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Design Expo Focus: Student Innovation

July 14, 2010 | Posted by Microsoft Research Blog

By Janie Chang, Writer, Microsoft Research

Since 2003, Microsoft Research’s Faculty Summit Design Expo program has promoted interdisciplinary collaboration between the design and computer-science academic communities, while fostering closer ties between Microsoft and design schools.

Each year, Microsoft Research invites some of the top interaction-design schools from around the world to join its Design Expo and provides sponsorships that enable the schools to offer a semester-long, team-based project course. It’s up to each school to judge the team projects and select one to present during the event. Microsoft Research provides the theme, the project brief, mentors, and a small grant.

Perhaps even more importantly, the External Research division within Microsoft Research puts the Design Expo on the agenda of its annual Faculty Summit in Redmond, providing a forum for students to present their work to an international audience of academic researchers and educators, as well as Microsoft researchers and product groups.

Creating a Process for Students

It’s all about the students. Whenever anyone from Microsoft discusses the Design Expo, this attitude comes through loud and clear.

Shelley Evenson, user experience director with Microsoft’s Office Communications Design Group and a former associate professor and director of graduate studies at the Carnegie Mellon University (CMU) School of Design, could not agree more. She has played an active role in several Design Expos, first as a faculty participant, now as a Microsoft liaison and co-chair for Design Expo 2010.

Shelley Evenson

Shelley Evenson

As a faculty member, she valued the Design Expo challenge as a chance to help students through a rigorous process that would provide a better understanding of good design process.

“At CMU, the Design Expo project was incorporated into an existing course called Studio II,” Evenson says. “This experience provides a model for how to go from something unknown to something that people can tangibly experience, within a constrained timeframe and some real-world requirements.”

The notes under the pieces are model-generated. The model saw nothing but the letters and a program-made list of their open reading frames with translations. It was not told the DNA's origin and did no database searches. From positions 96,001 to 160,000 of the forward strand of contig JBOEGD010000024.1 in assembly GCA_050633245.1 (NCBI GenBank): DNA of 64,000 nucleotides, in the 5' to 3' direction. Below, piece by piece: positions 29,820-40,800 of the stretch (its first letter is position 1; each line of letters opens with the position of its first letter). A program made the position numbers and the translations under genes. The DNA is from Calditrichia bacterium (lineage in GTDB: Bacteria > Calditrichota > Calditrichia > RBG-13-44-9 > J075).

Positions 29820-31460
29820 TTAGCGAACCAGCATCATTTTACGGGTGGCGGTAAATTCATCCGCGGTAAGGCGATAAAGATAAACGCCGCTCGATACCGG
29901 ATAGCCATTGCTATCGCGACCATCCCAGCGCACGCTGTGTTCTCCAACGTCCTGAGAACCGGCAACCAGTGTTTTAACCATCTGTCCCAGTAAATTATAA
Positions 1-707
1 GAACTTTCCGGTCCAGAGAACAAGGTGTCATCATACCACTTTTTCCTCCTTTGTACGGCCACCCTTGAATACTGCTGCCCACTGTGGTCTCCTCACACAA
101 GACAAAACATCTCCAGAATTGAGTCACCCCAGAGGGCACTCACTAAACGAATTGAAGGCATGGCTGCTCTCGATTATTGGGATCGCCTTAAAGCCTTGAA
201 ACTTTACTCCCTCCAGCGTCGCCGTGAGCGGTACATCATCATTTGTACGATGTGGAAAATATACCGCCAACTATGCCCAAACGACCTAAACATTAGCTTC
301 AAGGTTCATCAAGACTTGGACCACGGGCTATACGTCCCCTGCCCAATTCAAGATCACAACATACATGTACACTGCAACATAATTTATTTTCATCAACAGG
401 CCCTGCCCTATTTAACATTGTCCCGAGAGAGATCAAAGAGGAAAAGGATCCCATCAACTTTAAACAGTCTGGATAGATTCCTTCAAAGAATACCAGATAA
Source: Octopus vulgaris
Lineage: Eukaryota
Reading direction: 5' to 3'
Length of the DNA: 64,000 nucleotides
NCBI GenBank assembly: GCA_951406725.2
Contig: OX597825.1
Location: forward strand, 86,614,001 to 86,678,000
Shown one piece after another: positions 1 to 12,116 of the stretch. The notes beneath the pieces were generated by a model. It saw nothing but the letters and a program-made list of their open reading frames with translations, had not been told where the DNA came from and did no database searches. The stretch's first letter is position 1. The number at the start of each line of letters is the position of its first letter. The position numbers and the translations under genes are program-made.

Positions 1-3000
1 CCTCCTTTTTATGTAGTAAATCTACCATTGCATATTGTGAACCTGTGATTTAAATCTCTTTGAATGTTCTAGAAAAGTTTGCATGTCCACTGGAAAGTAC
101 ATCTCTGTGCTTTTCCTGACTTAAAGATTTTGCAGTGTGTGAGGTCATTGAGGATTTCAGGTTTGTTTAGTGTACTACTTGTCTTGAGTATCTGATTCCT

Not surprisingly, one of the challenges Evenson faced when running the Studio II course was bringing cohesion to a diversity of disciplines and perspectives. Interdisciplinary collaboration is a key tenet of the Design Expo. Students in visual communications might find themselves brainstorming with teammates working on degrees in human-computer interaction, industrial design, business, or computer science. Before Evenson’s students could work together effectively, each team had to come to an understanding of semantics and perspectives. Evenson opened the process by having teams generate what she calls a “territory map.”

“The students had to achieve consensus on what they thought they were doing,” she says. “They needed to work through potential interpretations of the theme, define the areas to investigate, what would matter to end users, and so on. The map is an incredible tool that helps the whole team to coalesce and make explicit statements; otherwise, their different backgrounds make it really hard.”


GURU, from Carnegie Mellon, envisions a service that helps teenagers grow creative interests and learn about options for creative careers with the help of industry professionals.

This emphasis on process reflects Evenson’s approach to the Design Expo: While the output from each team is a visualized scenario, user experience, or tangible interactive prototype, the deliverables are only part of the Design Expo’s value. Effective collaboration and meeting key milestones are important real-world skills her students also need to master.